Roaring thunder, rain falling in sheets, flashes of lightning so bright they lit up a room– this was the scene in Ridgewood and surrounding areas during Hurricane Ida a few weeks ago. The hurricane battered northern New Jersey and New York City on September 1st and 2nd, causing flooding, property damage, and several deaths.
Over less than 24 hours, 6-8 inches of rain slammed down on New Jersey, creating fast-moving currents of floodwater that proved to be incredibly deadly. 25 people in New Jersey alone were killed, mostly through entrapment in cars or homes and subsequent drowning. Severe, hard to predict weather events like Hurricane Ida are likely to become more and more frequent in the future as the global climate grows more erratic.
Ridgewood Public Schools was forced to close school because of the unsafe driving conditions on our very second day of school. Among the students, the usual unrestrained glee of a snow day was remarkably subdued. Instead, many felt shocked by the destruction: “Mostly nothing happened to me during Hurricane Ida, but I did observe in some places that it absolutely wreaked havoc, I saw an apartment that was completely flooded on the ground floor,” said Tarun Kalyanaraman, junior at RHS. There also seemed to be a surge of gratitude for being spared the worst of the storm’s devastation. Katherine Hoffman, a junior, weighs in: “I’m grateful my family was lucky, our basement flooded but nothing else, and we were able to repair it, so it didn’t affect me too much. Many were worse off.”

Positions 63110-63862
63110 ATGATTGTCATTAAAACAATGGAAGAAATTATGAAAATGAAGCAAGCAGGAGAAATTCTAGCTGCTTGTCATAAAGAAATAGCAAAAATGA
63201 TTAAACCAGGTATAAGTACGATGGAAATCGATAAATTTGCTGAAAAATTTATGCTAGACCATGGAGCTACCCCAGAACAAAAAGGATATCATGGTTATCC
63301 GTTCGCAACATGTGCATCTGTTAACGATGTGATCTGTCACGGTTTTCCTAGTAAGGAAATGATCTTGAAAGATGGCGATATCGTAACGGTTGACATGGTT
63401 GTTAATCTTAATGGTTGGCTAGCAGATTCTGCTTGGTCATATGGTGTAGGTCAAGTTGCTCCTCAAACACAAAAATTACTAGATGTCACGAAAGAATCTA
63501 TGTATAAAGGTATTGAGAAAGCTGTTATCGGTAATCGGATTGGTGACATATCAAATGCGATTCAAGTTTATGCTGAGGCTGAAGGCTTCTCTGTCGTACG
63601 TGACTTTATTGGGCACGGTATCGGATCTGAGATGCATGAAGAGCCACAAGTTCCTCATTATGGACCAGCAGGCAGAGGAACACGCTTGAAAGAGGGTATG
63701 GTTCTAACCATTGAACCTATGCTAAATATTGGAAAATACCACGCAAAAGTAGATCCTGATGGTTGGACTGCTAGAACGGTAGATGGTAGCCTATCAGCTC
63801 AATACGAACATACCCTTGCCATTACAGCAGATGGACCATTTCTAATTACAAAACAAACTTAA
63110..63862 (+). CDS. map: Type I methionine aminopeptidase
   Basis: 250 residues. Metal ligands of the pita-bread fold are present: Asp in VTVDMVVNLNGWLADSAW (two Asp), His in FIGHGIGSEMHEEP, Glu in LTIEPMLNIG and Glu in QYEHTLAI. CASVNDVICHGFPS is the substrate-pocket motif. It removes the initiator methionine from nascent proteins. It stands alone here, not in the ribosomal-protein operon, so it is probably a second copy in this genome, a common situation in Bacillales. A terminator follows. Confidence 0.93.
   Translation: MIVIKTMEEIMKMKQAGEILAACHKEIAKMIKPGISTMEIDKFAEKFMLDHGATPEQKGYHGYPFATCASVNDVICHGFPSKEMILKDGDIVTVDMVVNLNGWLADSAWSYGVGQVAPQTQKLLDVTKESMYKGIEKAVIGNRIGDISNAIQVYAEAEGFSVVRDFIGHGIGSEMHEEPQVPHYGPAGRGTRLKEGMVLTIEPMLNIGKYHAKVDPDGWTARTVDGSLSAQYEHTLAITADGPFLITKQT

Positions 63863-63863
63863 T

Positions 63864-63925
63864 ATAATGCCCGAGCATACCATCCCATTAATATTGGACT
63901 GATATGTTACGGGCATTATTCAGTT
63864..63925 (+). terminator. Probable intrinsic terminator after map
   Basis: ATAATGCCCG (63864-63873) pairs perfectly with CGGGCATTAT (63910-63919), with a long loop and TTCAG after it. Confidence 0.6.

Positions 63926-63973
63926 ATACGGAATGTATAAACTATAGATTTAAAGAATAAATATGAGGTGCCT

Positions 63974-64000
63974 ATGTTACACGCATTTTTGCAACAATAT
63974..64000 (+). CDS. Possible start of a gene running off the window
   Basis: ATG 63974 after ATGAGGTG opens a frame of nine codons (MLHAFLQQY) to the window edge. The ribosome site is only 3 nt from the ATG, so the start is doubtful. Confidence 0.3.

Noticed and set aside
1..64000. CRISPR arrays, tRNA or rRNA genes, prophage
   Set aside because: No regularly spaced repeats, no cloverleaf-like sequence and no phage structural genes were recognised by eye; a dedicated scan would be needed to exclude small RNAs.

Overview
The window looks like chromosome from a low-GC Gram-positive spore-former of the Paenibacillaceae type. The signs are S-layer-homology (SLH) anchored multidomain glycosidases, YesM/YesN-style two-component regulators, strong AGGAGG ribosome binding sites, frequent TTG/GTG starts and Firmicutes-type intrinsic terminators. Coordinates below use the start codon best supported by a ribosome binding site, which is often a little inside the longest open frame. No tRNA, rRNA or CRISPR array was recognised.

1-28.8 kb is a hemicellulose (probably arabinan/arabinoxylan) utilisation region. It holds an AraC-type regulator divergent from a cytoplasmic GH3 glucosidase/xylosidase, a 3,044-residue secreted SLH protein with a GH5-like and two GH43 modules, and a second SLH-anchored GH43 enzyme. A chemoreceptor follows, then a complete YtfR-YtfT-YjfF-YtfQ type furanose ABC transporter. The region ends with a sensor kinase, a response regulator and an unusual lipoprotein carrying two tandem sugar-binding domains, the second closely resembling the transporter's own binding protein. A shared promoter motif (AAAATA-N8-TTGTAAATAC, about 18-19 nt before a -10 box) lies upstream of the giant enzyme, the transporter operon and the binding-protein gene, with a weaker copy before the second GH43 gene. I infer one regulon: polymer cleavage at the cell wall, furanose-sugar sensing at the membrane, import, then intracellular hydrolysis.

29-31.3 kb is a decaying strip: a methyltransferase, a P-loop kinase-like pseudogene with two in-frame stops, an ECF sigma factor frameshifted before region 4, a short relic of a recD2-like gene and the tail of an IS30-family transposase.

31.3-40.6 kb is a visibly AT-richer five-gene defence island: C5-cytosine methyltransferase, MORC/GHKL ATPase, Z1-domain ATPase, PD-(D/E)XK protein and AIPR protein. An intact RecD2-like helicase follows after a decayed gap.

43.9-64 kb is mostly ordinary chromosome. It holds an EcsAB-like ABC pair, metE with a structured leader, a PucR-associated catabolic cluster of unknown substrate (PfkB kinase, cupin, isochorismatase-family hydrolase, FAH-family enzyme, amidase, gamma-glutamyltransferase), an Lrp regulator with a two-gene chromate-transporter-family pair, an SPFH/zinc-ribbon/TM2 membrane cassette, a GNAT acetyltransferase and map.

Tropical Storm Ida was one of the worst storms in recent memory to tear through New Jersey, leaving tragedy and shockwaves in its wake. As these storms become more common, hopefully, we can band together as a community to prepare for them and ensure the safety of everyone.
Katina Eilender (staff writer)
Graphic: Isabella Harelick